Sometimes it seems like all I do is juggle – I have so much stuff to keep track of and I’m so busy that I’m constantly trying to keep my life together. How do I learn how to balance it all? – Busy McUnbalanced
A: Between parents, school, after-school stuff, God, friends, youth group, work, choosing a college, your boyfriend, your siblings, and sleeping, life can feel like one big balancing act. It can feel like you're trying to juggle a bunch of fiery clubs and if you drop one, everything could go up in smoke. Unfortunately, learning to balance things is a lifelong struggle, but there are some things you can start doing now to help prevent a wildfire from starting.
Get it straight. Setting priorities isn't always easy. Putting something as your top priority doesn't mean that you spend all of your time doing that one thing and there are times that one of your lower priorities will jump rank and become a top priority for a little while. However, it helps to have your priorities in order. If you're feeling unbalanced, it might be time to take an honest look at where your priorities are. If you can't tell, think about what you spend the most time doing or thinking about and that should help you determine where your priorities are right now. After that, think and pray about where you want your priorities to fall. (Here's a hint: spending time with God is something that usually falls onto the back burner if you're running out of time, but if you'll set aside time to be with God, though you won't actually have more time, the rest of your day will feel a lot more peaceful and manageable.)
Learn managerial skills. Time management is a priceless skill. If you can practice good time management skills now, your transition into college and adulthood will be a breeze. Sometimes simply taking care of your chores and homework before you get on the phone or check your Facebook can be a good solution to your stress problem. Reward yourself for getting your work done by doing something you enjoy. Spending time with friends is important, but don't spend so much time with friends that you don't have time to spend with your family.
Just say "No." Learning to say no to drugs is important, but it's also important to learn to say no to things you don't have time to do. If you're already student body president, leading your Youth Alive group, playing Basketball, working 15 hours a week, singing in the choir, and running track, it might not be a good idea to agree to be captain of your drill team. Choose the activities that you want to do the most, and learn to say no. If something comes along that you'd really like to do, consider what activity you could give up and replace with something new. Though it might be tough to say "no" at first, you'll feel better when you remember what enjoying free time actually feels like.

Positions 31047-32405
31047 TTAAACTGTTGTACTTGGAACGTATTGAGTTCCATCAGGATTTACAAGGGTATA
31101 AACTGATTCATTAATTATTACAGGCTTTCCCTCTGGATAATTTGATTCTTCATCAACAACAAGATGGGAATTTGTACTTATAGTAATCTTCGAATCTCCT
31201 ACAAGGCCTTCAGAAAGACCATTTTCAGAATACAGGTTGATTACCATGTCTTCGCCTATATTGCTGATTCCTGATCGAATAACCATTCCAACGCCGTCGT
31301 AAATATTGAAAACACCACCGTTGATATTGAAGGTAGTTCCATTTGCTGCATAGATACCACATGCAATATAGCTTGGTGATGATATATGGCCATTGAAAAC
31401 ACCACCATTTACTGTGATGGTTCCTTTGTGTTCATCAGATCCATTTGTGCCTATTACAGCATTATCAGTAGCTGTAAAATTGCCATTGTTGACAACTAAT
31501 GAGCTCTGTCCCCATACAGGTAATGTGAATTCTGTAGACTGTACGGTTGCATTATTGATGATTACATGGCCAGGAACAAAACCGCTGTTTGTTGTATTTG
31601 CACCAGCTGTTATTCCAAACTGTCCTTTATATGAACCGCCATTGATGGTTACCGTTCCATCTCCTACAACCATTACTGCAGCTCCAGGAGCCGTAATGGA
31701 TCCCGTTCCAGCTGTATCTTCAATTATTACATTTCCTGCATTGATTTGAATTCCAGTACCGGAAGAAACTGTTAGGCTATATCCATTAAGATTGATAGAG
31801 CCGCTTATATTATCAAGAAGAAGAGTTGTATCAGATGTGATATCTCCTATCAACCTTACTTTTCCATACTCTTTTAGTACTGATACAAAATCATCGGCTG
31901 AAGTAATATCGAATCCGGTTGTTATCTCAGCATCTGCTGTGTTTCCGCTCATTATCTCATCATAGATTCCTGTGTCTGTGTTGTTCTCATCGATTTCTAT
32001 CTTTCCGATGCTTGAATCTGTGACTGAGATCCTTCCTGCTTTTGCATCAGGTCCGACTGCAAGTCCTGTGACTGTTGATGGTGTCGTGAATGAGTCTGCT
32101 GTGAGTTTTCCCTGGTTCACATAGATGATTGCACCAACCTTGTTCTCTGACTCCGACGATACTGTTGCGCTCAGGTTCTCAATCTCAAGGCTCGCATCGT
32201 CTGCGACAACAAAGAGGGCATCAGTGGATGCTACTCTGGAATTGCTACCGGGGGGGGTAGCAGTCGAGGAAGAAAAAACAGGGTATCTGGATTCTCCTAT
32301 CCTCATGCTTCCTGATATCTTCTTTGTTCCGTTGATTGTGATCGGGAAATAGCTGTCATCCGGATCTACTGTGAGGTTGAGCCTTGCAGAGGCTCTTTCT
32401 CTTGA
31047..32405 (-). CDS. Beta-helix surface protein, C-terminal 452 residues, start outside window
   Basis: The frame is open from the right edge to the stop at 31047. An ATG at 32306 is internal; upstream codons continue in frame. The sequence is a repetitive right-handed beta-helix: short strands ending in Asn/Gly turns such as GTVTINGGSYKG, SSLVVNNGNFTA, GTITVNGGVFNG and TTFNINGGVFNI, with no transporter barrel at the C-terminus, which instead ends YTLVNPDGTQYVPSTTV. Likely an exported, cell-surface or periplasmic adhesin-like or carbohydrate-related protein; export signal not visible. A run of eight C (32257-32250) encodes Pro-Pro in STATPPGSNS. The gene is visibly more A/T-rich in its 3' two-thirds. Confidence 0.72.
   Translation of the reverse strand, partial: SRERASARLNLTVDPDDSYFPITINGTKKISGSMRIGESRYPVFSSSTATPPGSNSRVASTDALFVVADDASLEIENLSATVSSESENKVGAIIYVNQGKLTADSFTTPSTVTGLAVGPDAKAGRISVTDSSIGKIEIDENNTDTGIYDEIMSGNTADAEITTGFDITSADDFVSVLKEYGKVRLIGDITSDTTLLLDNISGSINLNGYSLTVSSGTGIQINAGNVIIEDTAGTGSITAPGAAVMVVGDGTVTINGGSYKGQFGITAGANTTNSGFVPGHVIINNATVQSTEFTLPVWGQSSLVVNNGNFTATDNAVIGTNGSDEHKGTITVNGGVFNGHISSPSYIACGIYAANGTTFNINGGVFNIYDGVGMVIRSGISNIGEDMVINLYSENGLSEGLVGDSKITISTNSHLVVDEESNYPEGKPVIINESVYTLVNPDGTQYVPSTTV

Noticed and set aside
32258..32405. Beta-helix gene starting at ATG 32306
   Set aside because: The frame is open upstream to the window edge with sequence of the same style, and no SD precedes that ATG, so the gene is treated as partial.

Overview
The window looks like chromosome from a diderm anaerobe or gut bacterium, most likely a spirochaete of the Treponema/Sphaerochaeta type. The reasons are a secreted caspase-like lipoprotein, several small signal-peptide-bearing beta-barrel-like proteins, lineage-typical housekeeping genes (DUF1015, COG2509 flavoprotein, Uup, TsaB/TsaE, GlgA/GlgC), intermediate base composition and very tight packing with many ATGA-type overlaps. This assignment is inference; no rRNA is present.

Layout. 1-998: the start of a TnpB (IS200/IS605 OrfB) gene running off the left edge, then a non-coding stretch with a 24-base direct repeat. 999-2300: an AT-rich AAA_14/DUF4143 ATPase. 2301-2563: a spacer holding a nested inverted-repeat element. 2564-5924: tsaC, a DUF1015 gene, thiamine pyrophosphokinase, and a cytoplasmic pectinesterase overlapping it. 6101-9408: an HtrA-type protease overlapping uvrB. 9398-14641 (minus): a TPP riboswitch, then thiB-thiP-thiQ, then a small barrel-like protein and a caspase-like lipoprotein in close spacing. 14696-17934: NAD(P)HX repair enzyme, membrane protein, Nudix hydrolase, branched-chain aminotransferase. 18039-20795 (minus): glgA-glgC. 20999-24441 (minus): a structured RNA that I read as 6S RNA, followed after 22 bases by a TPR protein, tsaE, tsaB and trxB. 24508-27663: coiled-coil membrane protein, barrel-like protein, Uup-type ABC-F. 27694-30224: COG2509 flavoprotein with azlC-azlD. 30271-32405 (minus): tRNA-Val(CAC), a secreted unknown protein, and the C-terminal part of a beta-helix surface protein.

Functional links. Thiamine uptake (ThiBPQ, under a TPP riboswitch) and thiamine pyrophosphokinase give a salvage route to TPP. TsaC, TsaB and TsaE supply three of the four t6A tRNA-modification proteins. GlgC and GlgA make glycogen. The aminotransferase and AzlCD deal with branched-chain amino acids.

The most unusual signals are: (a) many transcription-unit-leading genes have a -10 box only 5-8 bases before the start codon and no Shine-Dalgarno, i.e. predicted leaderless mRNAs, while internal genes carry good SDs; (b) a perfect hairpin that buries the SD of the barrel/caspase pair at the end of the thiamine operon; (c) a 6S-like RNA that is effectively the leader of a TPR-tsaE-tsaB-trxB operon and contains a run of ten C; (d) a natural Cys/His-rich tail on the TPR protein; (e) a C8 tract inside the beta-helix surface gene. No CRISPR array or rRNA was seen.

Be responsible for your responsibilities. I know it sounds a little obvious, but it's good to distinguish between things that are your responsibility and things that aren't. It's important to learn to do the things you're responsible to the best of your ability and to let things slide that aren't your responsibility. For example, you're responsible for your homework, chores, relationship with God, actions, and commitments. You're not responsible for the argument your parents had last night, world peace, the fight your friend is having with your other friend (be supportive, but don't take on responsibility for their problems), or the outcome of the 2012 presidential election, so pray about it and let God handle the things you can't.
You'll probably never achieve a perfect balance of all the things you have going on in your life, but don't let that discourage you. Actually, you should feel encouraged. No one is expecting perfection from you, but keep these things in mind as you learn to bring your life into alignment with what God has for you.
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